Physicians and consumers can choose to acknowledge the challenges of contemporary living and incorporate advances in informatics, human behavior, and enhanced caring. Incentives do change behavior. Emotional, psychological, and financial incentives affect choices people make. It is time for healthcare to embrace the opportunities of systems biology, evidence-based predictive testing, and individual care whose outcomes can be verified within months while predicting favorable results decades ahead.

 

References available on request.

This approach builds upon the concept of "optimum" or "high-level health" reference ranges pioneered by Emanuel Cheraskin and colleagues, (Cheraskin E, Ringsdorf WM. Predictive Medicine. 1977) and makes the elegant biochemical individuality concept useful in individual practice. (Williams RJ, et al. The Wonderful World Within You. John Wiley, 1998, 3rd edition)

 

Resources
For information on obtaining functional predictive biomarker testing: ELISA/ACT Biotechnologies: 1.800.553.5472, www.ELISAACT.com
Healthcare practitioners can watch a recorded virtual workshop on Predictive Biomarkers.  https://www.elisaact.com/workshop/
 


Clinical protocols for these eight predictive biomarkers can be obtained by contacting:

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  • PERQUE Integrative Health: 800-525-7372; clientservices2@PERQUE.com

  • ELISA/ACT Biotechnologies: 800-553-5472; clientservices@ELISAACT.com

  • Health Studies Collegium: 800-328-7372; info@4HSC.org

  • Dr. Russell Jaffe, www.DrRussellJaffe.com

 

    Dr. Russell Jaffe received his AB, MD (with Senior Thesis Honors), and PhD (in biochemistry and physiology) from Boston University, all in May 1972. Dr. Jaffe served his medical internship at University Hospital and was awarded a United States Public Health Service Officer Commission, assigned to the Clinical Center of the National Institutes of Health in June 1973. He is board certified in clinical and subspecialty certified in chemical pathology. Dr. Jaffe remained on the permanent senior staff of the NIH Clinical Pathology Department where he continued method innovation and was active in collaborative research with the Laboratory of Experimental Atherosclerosis (of the Heart, Lung, and Blood Institute). Concurrently, Dr. Jaffe's interests in the mechanisms of health and the evoking of human healing responses led him to apprentice in such healing arts as acupuncture, mindfulness, massage, music, art and color therapy, and a variety of eclectic therapeutic approaches.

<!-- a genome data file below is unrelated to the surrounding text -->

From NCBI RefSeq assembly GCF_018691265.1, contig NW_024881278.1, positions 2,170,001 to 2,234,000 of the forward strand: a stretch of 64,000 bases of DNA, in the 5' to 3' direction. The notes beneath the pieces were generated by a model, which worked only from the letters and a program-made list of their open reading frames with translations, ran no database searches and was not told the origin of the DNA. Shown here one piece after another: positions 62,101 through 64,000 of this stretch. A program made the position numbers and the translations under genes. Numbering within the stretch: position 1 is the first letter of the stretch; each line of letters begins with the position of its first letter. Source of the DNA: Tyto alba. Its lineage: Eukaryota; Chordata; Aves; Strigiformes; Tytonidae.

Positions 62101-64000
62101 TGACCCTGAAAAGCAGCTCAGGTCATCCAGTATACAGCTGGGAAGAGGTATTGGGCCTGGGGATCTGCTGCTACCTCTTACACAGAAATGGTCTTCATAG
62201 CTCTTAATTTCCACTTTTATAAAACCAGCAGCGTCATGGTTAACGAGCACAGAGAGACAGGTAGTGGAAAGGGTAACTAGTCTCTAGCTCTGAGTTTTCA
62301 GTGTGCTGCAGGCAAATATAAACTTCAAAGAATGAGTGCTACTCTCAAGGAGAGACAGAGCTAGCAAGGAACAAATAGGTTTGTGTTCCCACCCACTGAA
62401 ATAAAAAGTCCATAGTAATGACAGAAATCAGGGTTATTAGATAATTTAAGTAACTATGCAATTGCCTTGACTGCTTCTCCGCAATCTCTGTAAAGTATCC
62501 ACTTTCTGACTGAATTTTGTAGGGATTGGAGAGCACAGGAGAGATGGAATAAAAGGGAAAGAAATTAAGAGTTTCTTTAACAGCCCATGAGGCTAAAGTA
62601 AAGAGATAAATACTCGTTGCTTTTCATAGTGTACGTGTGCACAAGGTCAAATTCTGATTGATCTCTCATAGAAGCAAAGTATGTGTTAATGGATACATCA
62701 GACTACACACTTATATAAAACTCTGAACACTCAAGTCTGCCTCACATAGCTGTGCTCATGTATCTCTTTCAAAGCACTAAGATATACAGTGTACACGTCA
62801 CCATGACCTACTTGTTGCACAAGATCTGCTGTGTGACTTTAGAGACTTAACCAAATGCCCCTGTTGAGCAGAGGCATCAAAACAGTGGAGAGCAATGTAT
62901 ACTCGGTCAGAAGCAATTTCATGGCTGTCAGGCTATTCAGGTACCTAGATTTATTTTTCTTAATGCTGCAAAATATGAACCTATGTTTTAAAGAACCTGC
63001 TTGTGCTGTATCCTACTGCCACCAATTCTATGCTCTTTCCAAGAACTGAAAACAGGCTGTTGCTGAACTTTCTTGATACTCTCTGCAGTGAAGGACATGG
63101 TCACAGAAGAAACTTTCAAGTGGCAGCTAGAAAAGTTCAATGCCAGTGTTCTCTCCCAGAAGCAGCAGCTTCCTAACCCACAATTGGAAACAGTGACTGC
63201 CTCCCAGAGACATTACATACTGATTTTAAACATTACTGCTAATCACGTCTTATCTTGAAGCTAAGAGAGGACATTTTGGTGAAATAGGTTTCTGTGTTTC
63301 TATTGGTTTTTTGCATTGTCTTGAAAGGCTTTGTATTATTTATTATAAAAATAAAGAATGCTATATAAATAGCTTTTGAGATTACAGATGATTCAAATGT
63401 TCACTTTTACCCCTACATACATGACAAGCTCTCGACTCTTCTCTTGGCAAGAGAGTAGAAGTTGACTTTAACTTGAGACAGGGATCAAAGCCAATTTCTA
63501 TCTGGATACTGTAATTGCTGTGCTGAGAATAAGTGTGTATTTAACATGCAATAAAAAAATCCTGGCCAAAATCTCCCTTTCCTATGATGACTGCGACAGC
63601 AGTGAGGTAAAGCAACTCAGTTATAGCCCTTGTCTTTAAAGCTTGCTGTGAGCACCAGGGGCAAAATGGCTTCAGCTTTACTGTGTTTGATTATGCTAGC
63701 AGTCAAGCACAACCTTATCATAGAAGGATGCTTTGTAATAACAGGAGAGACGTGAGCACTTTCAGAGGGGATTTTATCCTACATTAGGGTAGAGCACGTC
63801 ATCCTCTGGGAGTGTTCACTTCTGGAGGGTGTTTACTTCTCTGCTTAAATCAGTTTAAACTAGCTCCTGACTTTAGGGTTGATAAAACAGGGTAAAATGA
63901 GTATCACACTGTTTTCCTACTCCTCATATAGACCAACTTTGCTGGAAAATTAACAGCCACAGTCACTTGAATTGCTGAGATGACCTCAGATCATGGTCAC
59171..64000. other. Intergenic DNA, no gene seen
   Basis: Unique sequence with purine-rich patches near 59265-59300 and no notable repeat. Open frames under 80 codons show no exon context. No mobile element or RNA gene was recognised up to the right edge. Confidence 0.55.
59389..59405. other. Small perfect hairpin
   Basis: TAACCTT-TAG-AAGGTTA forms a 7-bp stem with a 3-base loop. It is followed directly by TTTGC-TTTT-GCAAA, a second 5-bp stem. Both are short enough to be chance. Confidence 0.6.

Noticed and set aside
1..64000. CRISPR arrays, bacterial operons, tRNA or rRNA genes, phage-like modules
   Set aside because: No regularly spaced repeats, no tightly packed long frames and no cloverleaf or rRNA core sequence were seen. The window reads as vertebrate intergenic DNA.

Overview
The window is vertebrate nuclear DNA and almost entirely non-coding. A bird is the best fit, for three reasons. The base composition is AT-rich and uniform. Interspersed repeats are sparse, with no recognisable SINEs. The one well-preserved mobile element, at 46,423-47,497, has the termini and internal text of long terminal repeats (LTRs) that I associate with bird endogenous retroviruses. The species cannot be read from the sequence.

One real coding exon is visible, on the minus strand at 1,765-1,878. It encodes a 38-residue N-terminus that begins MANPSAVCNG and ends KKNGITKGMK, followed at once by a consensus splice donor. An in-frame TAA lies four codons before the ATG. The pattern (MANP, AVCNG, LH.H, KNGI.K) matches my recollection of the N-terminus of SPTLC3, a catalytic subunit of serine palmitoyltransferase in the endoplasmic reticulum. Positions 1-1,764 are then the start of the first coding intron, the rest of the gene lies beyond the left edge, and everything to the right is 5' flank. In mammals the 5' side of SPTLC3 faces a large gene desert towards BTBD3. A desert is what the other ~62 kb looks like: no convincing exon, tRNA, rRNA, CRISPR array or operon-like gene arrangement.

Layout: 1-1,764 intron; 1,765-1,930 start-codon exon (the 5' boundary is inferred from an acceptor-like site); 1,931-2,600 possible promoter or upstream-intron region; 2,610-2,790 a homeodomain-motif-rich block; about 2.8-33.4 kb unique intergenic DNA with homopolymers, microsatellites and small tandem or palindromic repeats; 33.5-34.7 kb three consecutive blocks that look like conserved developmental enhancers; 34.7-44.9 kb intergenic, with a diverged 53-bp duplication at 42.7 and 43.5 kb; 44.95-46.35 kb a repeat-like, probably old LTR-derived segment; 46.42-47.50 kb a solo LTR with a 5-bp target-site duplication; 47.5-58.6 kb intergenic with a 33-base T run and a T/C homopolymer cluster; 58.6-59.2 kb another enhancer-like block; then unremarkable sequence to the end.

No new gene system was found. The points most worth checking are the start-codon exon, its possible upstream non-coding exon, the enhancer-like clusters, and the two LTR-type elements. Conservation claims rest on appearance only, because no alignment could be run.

Dr. Jaffe developed the first method of measuring cell-mediated immunity using a modified ELISA system in a lymphocyte mitogenesis/blastogenesis brief cell culture known as lymphocyte response assays (LRA).
     Dr. Jaffe is a Fellow of the Health Studies Collegium and Director of ELISA/ACT Biotechnologies, LLC and PERQUE, LLC. Dr. Jaffe may be reached at 800-525-7372 x 5101 and by email at rjaffe@4HSC.org, rjaffe@ELISAACT.com or rjaffe@PERQUE.com.

 

     Jayashree Mani is a certified clinical nutritionist (CCN). She is experienced in the effective implementation of the comprehensive program described in this article involving these predictive biomarkers, LRA by ELISA/ACT tests, Health Appraisal Questionnaires (HAQ), Alkaline Way diet, and PERQUE nutraceuticals.